Questions like these are common in isometric RPGs. In addition, the world makes sense. If all of those things are commonplace in isometric/top-down/turn-based/rtwp RPGs, why should you want Outer Worlds when the writing is, admittedly, just alright?
Most topdown RPGs feel a tad impersonal. Sure you have the splash art and topnotch voice acting, but I don't find it as effective as watching something make faces at you and gesticulate (in spite of the uncanniness). It's less looming over action figures and more having a conversation.
And combat is much more visceral in FPS games, which scratches an itch.
The problem is that those types are much more suited towards linearity. The story could be good and there is just enough branching, but the spirit of it is different. It doesn't feel like it's yours.
At its very worst, you get RPGs like Fallout 4. Meaningless choices that funnel into one resolution, homogeneous playthroughs only differentiated by your preferred weapon, and a world that falls apart upon any scrutiny. At least combat is good, right?
This brings me to the Outer Worlds. The setting is over the top and exaggerated, but the world is derived from it instead of using it as a background for your chicanery. Most every quest is related to the obnoxiousness of the system and people being forced to live in it or circumvent it.
Quests acknowledge what your character is and isn't capable of doing and provides avenues regardless, which is not something that can be said of most modern shooters. From a set of options, you can choose what you think is right for you. I like customizing my character, assigning a personality and just branding them as mine.
At the same time, the world is gorgeous, conversations feel personal and cinematic. You feel like you're a part of the world instead of just looming over it.
It combines the stellar world building, encouragement of alternative play styles, customizable characters, and self-reflection of your topdown RPGs but also the cinematography, combat, and immersion of action RPGs. It's a blend I've been aching for since OG Bioware and New Vegas. Even if I don't think it's the most amazing thing ever, I recommend it even just to incentivize making more games like this.
There's something about the Outer Worlds that makes me ask myself "haven't I been here before?"
It might be the dated aesthetic. I am rarely impressed with the way anything looks and often find myself thinking of other games' landscapes: Fallout, Borderlands, No Man's Sky, XCOM 2. The game is steeped in references and homages to Firefly, Futurama, and Foss. Once the novelty of the intro wore off, I felt like I encountered little new.
It might be the gameplay, so clearly inspired by Fallout 4 and it's streamlined shoot'n'loot experience, Tactical Time Dilation only barely improving upon VATS. The combat is fun, sure, but it does little new. You get a directional dodge, fragile companions with one special ability apiece, and a forgiving locational damage system. Damage types consist of Normal, Plasma, Shock, Acid, and Radiation. Weapon modifications are paltry at best.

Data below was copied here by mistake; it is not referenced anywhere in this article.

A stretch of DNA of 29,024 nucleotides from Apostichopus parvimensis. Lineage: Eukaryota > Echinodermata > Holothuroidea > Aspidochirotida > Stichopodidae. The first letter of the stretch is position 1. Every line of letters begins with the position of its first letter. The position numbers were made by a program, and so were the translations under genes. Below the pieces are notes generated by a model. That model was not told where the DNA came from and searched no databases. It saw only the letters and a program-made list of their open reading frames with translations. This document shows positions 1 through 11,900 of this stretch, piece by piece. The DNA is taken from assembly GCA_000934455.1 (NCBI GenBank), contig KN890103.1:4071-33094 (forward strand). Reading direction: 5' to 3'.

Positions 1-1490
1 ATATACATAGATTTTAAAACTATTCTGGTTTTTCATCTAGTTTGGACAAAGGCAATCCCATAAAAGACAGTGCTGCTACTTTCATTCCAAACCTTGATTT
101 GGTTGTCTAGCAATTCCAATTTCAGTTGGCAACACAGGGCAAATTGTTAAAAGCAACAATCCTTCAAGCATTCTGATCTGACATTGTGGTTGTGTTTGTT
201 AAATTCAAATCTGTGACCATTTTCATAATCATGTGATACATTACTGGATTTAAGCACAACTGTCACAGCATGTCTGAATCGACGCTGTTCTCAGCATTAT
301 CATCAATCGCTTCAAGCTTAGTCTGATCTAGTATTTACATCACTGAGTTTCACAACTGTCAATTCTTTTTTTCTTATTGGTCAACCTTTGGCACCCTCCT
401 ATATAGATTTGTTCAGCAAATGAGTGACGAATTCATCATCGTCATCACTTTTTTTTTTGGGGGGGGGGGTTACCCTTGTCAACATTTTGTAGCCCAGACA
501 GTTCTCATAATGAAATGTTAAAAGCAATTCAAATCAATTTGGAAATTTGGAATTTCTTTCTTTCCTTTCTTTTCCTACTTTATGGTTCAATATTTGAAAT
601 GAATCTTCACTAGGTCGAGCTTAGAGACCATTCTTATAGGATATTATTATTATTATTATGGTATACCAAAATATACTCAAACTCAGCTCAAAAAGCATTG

It might be that Obsidian's quest design is getting a bit old hat by now. After New Vegas, both Pillars, and Tyranny, I feel like I've seen it all: there are always two conflicting, ideologically opposed factions to choose from, with a clever compromise for the enterprising player to stumble across and plenty of skill checks along the way.
It might be that the game is riddled with reused assets, from a small pool of possible enemies, multiple tiers of functionally/aesthetically identical weapons and armors, repetitive map parcels, and too-similar NP Cs.
Obsidian makes an effort to justify some of these pecularities, with prefabricated buildings and mass produced corporate crud explaining the repetitive spaces and mediocre equipment variety.
But the more time I spend playing the game, the more I notice the cracks in the facade. It starts to feel rote after a while — you can only shoot the same collection of enemies with the same weapons in the same interiors so many times before fatigue sets in.
If you haven't spent too much time with Obsidian's older properties, The Outer Worlds is as good an entry point as any. But if you've seen the best they have to offer, it's worth waiting for a sale. You can still pick it up on Microsoft's Game Pass for a dollar, but I don't know how long that deal will last.
EDIT: This is something of an afterthought, but the game's plot is literally just Hanlon's Razor applied to a solar system. Because it is ultimately the forces of impotent greed and incompetence versus the forces of ideological purity and shortsightedness, it becomes harder and harder to take the conflicts seriously. There are very few characters with a vision *and* the will to pursue it, much less as actual antagonists. There is no Caesar here — only a dozen Crockers and Swanks.